Piping curl to s(hell)

Oh My Zsh, Calibre, Docker, Rust, Yarn.

At first glance those software projects don't have much in common. There is however one thing they share: a potential glaring security vulnerability which will manifest itself before you even run those programs. Developers of all of them are guilty of teaching people that the following command is safe to execute:

$ curl https://example.com/script.sh | bash

Some developers even have the audacity to include sudo on right side of the pipe. This practice has become more widespread recently with developers attempting to "help" the users by providing a nice, easy installation script for them to run. In reality they are desensitising them to a direct security threat. There are many ways in which copying a command like the one pictured above can backfire and I would like to list several of them as a cautionary measure. Below you can find both various types of attacks and honest mistakes which can be a threat to your machine.

Standard man-in-the-middle attacks

A problem so obvious and talked about so extensively that it shouldn't even exist anymore but unfortunately it still does (even though this is becoming less and less common). If the developers omit the usage of TLS in their links they expose the resource to a standard man-in-the-middle attack. This means that if any router, caching server or other device between you and the server from which the installation script is being served is malicious or becomes compromised your machine will be exposed to an attack as well.

Hidden text attacks

Below I prepared a harmless script for you to execute, please copy the following line and paste it into your terminal (or a text editor - you shouldn't trust a random blog post):

echo Oooops\!; echo Owned\!
 echo "Hello I am completely harmless!";

As you can see the text which you are copying may not be what you expect. A variety of available text-based attacks make the portion of the text invisible to even the most observant users. If the website you are copying the command from becomes compromised or simply is malicious you can be easily tricked into running unexpected code. This can be prevented by pasting the command into a text editor before executing it. This attack is even simpler if the website features a helpful button which lets you easily copy the command into your clipboard.

User-Agent based attacks

It is important to remember that the software which you may be using likely emits an easy to recognize User-Agent. This is the case for both widely used wget and curl. It is very easy to prepare a server which returns a harmless script when viewed using your browser but serves malicious code when downloading the same resource using curl or wget. This can be used to attack users which take the time to inspect the code being served. To mitigate this attack you can first redirect the script to a file and inspect it before execution.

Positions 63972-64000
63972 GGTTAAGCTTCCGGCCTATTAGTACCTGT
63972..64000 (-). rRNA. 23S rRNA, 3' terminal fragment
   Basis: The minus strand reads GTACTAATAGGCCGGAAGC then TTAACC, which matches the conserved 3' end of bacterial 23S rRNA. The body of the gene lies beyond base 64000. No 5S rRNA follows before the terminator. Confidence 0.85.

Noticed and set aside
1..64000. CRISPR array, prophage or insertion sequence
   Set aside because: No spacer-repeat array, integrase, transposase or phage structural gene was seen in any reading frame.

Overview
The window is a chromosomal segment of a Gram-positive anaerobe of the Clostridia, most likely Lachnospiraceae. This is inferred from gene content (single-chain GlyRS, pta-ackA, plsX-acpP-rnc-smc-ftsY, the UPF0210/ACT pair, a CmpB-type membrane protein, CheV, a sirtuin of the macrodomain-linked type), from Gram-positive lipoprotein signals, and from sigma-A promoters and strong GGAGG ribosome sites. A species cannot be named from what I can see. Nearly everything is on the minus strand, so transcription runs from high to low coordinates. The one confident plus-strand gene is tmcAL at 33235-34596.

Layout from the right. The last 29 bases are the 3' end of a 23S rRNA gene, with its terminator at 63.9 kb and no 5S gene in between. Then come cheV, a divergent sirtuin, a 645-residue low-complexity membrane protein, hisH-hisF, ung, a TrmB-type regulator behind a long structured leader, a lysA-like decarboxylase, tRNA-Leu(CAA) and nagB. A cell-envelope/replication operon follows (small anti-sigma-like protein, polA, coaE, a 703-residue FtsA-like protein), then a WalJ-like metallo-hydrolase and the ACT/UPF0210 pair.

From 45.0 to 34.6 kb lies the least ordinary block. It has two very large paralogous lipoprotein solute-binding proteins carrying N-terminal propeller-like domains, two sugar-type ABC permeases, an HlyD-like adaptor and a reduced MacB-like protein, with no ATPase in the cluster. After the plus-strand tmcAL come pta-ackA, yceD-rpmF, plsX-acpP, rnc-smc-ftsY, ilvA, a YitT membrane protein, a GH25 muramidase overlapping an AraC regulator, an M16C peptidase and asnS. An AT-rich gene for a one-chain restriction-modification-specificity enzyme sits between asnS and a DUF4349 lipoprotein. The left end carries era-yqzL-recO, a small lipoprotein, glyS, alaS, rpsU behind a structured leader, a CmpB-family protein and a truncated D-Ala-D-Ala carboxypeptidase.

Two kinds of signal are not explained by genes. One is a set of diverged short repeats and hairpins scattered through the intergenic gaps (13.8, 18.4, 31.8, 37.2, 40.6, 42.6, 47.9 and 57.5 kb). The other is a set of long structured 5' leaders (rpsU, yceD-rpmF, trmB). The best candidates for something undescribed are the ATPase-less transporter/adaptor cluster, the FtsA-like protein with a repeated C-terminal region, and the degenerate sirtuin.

Partial content returned by the server

When using curl to pipe the script directly into your shell it is teoretically possible for the connection to be interrupted in an unpredictable way. In this case curl or other program can only output a part of the script before failing. In this case we can imagine a scenario in which a script does something that it shouldn't do. For example the following command:

$ rm -r /usr/share/program

Could become:

$ rm -r /usr

This is of course a syntetic example but it is not hard to imagine a different scenario in which a command may fail in an equally devastating way.

A simple matter of not knowing what the script is going to do

A package manager is a common and welcome sight in the world of Linux-based operating systems. When installing software using a package manager we have a guarantee that all (or most) of the files used by the program will be tracked and accounted for and removed when uninstalling it. The same is true for various dependencies and the package manager also provides us with many other security measures such as ensuring that files belonging to an already installed program will not be overwritten by accident during the installation process. When executing an unknown script we don't know what is going to happen - we will not be able to easily find out what files were installed. This problem is mostly related to a simple necessity of keeping track of various entries in your file system. Imagine the chaos arising if every program was installed manually without the help a package manager. This also exposes you to unpached security issues as the installed program will not be automatically updated.

Examples of the offending commands

Below are the installation commands recommended by the projects listed at the beginning of this post.

Oh My Zsh

sh -c "$(curl -fsSL https://raw.githubusercontent.com/robbyrussell/oh-my-zsh/master/tools/install.sh)"


sudo -v && wget -nv -O- https://download.calibre-ebook.com/linux-installer.sh | sudo sh /dev/stdin


curl -fsSL https://get.docker.com -o get-docker.sh
sh get-docker.sh


curl https://sh.rustup.rs -sSf | sh


curl -o- -L https://yarnpkg.com/install.sh | bash


Be vigilant when copying and executing commands found on the Internet. The biggest threat to your system will most likely always be a simple mistake so try to make sure that you are aware of what you are doing. When possible you should be using your system's package manager to install new software.

And to the developers: remember that cutting corners is probably the main reason for various security weaknesses.

This post was inspired by a tweet posted by one of my friends.